May 7, 2018
If you are carrying excess weight and have been told you are at risk of or have type 2 diabetes, you’ve probably been told to lose weight. Of course, nearly everyone whose weight has been a problem for some time already knows they should lose weight, but few ask why. What is it about being overweight or obese leads to type 2 diabetes?
Ever since a pair of studies appeared in the New England Journal of Medicine showing that weight loss could prevent and even reverse newly diagnosed type 2 diabetes, doctors have recommended weight loss along with physical exercise as one of the first things to do to treat the disease. 
Researchers Show How Obesity Triggers Type 2 Diabetes
More recently, Harvard researchers have figured out how excess weight ends up causing the disease. In their study published in the journal Science, they found that obesity stresses a system of cell membranes called endoplasmic reticulum (ER), which is responsible for processing proteins and fats.
When subjected to excess lipids, or blood fats, the ER becomes overworked and sends an SOS signal that causes the cell to shut down its receptors for insulin. Insulin is a hormone that converts blood sugar to energy for the body’s cells.
This process is designed to be a temporary response to too many nutrients, but when it’s performed time and time again, can create insulin resistance and a reduced ability of the body to clear excess blood sugar or glucose from the body.
Obesity-driven Insulin Resistance May Cause Metabolic Syndrome
In addition to a higher risk of type 2 diabetes, carrying excess weight can also lead to what is called metabolic syndrome, a group of conditions that raise your risk of heart disease and diabetes.
According to MedlinePlus, metabolic syndrome includes high blood pressure, high blood sugar, high triglycerides (fat in your blood), low levels of HDL (the “good” cholesterol), and too much fat around the waist. It is unknown how excess weight and metabolic syndrome are linked, but some doctors think the cause is insulin resistance.
Weight Loss Offers Highest Return in Overall Health
In short, losing weight can give you one of the best returns on your investment of time and effort for your overall health. By losing weight, you reduce the workload on the ER, turn off the SOS signal, and allow cells to take in insulin again, thus breaking the vicious cycle of weight gain, insulin resistance, and higher glucose.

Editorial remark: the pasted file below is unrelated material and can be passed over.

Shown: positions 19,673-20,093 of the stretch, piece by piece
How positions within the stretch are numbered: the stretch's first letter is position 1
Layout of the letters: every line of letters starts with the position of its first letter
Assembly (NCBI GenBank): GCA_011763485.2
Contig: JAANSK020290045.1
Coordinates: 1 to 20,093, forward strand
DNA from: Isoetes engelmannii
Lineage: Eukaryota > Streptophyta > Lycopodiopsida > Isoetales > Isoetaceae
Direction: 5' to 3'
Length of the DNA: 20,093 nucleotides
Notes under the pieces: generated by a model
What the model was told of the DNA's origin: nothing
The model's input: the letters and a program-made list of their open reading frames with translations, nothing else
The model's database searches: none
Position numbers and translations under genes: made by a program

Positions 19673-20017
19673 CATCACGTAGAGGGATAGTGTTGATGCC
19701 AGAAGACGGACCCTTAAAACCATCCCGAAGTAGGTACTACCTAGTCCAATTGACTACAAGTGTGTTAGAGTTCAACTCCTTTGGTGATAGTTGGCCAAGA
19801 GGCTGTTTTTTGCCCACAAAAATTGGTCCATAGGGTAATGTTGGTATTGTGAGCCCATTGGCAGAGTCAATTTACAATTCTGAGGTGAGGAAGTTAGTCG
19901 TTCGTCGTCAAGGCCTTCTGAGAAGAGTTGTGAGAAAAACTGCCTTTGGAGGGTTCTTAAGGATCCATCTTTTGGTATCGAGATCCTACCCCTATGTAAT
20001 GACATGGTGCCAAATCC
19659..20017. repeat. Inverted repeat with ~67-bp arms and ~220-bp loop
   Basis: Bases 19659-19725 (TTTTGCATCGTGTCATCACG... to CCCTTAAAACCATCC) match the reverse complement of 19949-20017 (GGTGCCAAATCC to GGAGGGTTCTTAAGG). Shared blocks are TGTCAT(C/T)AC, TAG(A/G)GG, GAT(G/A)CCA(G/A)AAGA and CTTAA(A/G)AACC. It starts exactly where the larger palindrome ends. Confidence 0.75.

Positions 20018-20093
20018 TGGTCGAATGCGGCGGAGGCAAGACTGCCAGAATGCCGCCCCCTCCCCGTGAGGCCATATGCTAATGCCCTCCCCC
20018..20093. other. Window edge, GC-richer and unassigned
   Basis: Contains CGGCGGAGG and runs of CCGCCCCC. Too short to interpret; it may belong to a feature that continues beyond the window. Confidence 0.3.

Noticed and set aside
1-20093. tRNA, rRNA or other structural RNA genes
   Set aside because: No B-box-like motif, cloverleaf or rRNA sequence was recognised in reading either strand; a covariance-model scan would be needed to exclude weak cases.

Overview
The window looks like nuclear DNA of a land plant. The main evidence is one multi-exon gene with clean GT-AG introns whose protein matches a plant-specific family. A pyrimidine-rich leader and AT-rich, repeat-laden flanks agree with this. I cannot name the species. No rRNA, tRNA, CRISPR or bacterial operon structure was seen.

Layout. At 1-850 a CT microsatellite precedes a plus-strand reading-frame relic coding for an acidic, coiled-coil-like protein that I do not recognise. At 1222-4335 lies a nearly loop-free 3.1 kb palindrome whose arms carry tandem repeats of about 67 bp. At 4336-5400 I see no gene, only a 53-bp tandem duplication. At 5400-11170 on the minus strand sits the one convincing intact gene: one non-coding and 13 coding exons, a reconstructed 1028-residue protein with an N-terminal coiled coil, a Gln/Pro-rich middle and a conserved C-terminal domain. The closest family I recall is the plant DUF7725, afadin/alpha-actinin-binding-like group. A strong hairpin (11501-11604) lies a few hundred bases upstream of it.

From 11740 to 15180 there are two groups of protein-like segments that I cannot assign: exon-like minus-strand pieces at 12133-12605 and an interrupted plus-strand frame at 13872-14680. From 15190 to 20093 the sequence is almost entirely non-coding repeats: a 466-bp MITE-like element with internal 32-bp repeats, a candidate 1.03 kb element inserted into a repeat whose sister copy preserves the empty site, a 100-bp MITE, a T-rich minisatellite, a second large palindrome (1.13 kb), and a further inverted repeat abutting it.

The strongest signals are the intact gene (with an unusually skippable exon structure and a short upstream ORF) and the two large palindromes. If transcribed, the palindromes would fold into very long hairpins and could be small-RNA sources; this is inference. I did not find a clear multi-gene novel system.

But it is not enough to just lose a few pounds if your goal is to reverse type 2 diabetes. Several studies have found that losing in excess of 30 pounds, or more than 10 percent of one’s body weight, is needed to reverse type 2 diabetes.
Weight Loss Takes a Plan to Reverse Type 2 Diabetes
Losing that much weight is not easy; it takes a plan, commitment, and often a coach or someone you trust to help you. The American Diabetes Association offers a complete resource guide for weight loss from goal-setting to making a plan and good food choices.
In terms of exercise, any type of physical exercise can help. The more you move, the more energy you burn, which will cause your body to use blood sugar and remove it from your blood. The ADA recommends aerobic exercise and strength training, but also recommends just increasing your activity level each day. Park further away from the entrance of wherever you are going will increase the number of steps you take each day. Get off the elevator one floor from your destination and walk up the final flight.
In addition to ridding yourself of a life of diabetes medication and potential complications, losing weight will also reduce your risk of metabolic syndrome and related cardiovascular disease, heart attack, and stroke.
At Healthcare Associates of Texas, we specialize in finding the optimal treatment for you. Our diabetes specialists work with you to help you manage your type 2 diabetes and reach your weight-loss and blood sugar goals. Call our Appointment Line at (972) 258-7499 or contact us by email.
 N Engl J Med. 2002 Feb 7;346(6):393-403.
 N Engl J Med. 2001 May 3; 344(18):1343-50
 Science. 2015 Jul 31;349(6247):500-6
 BMJ 2017;358:j4030